The BOJ defies market bets to adjust policy, sending the yen lower

  • BOJ keeps interest rate targets, yield range intact
  • The BOJ reinforces the market management tool, signaling the status quo on the ICC
  • The board raises inflation forecasts, but cuts growth projections

TOKYO, Jan 18 (Reuters) – The Bank of Japan kept interest rates ultra-low on Wednesday, including a cap on bond yields it has struggled to defend, defying market expectations that it will gradually wind down its massive stimulus program amid mounting inflationary pressures.

The surprise decision sent the yen tumbling against other currencies and bond yields to the most in decades, as investors reversed bets they had made expecting the central bank to revise its yield control policy.

Instead of revising its stimulus program, the BOJ built a new weapon to prevent long-term rates from rising too much – a move some analysts saw as a sign that Governor Haruhiko Kuroda would back off on major policy changes during his term that ends in April.

At the two-day policy meeting, the BOJ kept intact its yield curve control (ICC) targets, set at -0.1% for short-term interest rates and around 0% for the 10-year yield, unanimously.

The central bank also did not change its guidance that allows the 10-year bond yield to move 50 basis points either side of its 0% target.

Underscoring its determination to continue to defend the ceiling, the BOJ strengthened a key market tool to more effectively contain the rise in long-term interest rates.

“Widning the yield band or dismantling the ICC now would make the BOJ even more vulnerable to market attacks,” said Izuru Kato, chief economist at Totan Research.

“Showing its determination to use market tools more flexibly, the BOJ wanted to signal to markets that it would not make major changes to monetary policy under Kuroda.

Kuroda’s last policy meeting will be held on March 9 and 10, ending a decade at the helm of the bank that brought in radical monetary stimulus.

The decision follows a surprise move by the BOJ last month to double the yield band, a tweak that analysts say failed to correct market disruptions caused by heavy bond purchases.

The dollar rose 2.4% to 131.20 yen <ЈПИ=ЕБС> on the BOJ’s announcement, its biggest one-day jump since March 2020, while the Nikkei stock average jumped more than 600 yen.

Japanese government bond (JGB) yields fell across the curve with the benchmark 10-year yield at 0.37%, well below the BOJ’s 0.5% ceiling and at one point posted the biggest one-day drop since November 2003.

Reuters Graphics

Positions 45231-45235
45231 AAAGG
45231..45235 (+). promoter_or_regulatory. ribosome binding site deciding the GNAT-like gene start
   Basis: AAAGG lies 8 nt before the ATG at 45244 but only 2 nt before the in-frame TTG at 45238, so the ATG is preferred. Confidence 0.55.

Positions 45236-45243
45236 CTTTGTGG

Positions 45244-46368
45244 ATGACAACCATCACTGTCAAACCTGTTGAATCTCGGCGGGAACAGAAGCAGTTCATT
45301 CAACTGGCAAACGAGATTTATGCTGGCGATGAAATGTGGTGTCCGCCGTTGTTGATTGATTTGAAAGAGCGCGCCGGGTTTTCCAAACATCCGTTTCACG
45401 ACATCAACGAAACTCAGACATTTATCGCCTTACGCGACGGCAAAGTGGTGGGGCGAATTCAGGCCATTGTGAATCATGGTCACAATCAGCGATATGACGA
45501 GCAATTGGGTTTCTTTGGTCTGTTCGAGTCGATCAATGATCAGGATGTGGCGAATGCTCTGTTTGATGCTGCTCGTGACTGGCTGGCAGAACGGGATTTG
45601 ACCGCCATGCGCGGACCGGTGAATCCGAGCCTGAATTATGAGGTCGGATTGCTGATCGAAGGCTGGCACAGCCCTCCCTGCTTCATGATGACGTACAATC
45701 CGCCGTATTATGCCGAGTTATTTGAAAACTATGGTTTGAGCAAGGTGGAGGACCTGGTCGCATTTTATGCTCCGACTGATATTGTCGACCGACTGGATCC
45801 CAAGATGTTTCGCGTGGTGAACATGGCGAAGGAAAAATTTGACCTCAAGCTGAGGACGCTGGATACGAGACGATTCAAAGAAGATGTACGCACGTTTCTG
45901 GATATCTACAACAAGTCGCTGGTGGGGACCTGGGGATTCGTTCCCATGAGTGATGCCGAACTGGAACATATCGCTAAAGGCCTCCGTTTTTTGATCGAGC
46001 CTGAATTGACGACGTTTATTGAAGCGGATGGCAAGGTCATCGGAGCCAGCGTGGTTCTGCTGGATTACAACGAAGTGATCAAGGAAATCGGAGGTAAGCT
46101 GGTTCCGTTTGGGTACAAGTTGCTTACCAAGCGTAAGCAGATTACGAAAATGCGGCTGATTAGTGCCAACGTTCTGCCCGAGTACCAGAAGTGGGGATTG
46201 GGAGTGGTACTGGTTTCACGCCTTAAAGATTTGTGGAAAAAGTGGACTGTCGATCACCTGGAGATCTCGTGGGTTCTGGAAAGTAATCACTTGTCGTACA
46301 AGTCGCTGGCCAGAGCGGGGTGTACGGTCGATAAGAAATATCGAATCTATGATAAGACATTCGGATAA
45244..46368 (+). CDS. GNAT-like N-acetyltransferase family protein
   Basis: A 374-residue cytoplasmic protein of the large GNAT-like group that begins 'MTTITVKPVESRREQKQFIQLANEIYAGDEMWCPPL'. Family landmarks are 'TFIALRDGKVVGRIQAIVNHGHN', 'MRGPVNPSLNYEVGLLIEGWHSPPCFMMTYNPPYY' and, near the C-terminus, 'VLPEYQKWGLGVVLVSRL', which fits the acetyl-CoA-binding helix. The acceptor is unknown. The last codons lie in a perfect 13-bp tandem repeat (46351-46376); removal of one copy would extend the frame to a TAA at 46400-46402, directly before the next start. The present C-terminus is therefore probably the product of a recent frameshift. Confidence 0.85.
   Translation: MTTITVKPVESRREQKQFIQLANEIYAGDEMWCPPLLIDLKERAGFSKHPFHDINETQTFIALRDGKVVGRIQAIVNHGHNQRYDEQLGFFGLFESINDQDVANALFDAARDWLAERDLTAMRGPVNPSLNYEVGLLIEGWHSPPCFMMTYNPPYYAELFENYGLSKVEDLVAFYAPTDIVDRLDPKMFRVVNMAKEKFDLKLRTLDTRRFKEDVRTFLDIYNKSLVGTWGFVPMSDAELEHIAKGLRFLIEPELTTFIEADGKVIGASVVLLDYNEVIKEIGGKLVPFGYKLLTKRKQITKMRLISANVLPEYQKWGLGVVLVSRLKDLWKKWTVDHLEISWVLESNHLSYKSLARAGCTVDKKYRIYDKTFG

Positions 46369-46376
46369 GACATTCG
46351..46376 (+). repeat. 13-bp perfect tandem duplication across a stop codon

Since the December action, the BOJ has faced the biggest test of its ICC policy since its introduction in 2016 as rising inflation and the prospect of higher wages gave traders an excuse to attack the central bank’s yield ceiling with aggressive bond selling.

Kuroda has repeatedly said the BOJ is in no rush to withdraw stimulus, let alone raise interest rates, until wages rise enough to boost household incomes and spending, allowing firms to raise prices.

In a quarterly report released on Wednesday, the BOJ raised its forecast for core consumer inflation for the current fiscal year ending in March to 3.0%, from 2.9% projected in October.

It also revised its inflation forecast for the fiscal year ending March 2024 to 1.8%, from 1.6% three months ago.

However, the inflation forecast for fiscal 2023 was held at 1.6%, a sign that the board is sticking to the view that prices will moderate as the effect of earlier spikes in raw material costs dissipates.

Core CPI in Tokyo at new 40-year high

The BOJ also cut its economic growth projections for fiscal years 2023 and 2024, amid concerns that slowing global growth will weigh on the export-reliant economy.

Core consumer inflation in Japan has exceeded the BOJ’s 2% target for eight months in a row, as companies raised prices to pass on higher raw material costs to households.

Data due on Friday is likely to show inflation hit a new 41-year high of 4.0 percent in December, according to a Reuters poll, although analysts expect price gains to moderate later this year, reflecting recent falls in global prices. goods.

Reporting by Leiko Kihara and Tetsushi Kajimoto; Additional reporting by Kantaro Komia and Daniel Leussink; Editing by Bradley Perrett and Sam Holmes

Our Standards: Thomson Reuters Trust Principles.

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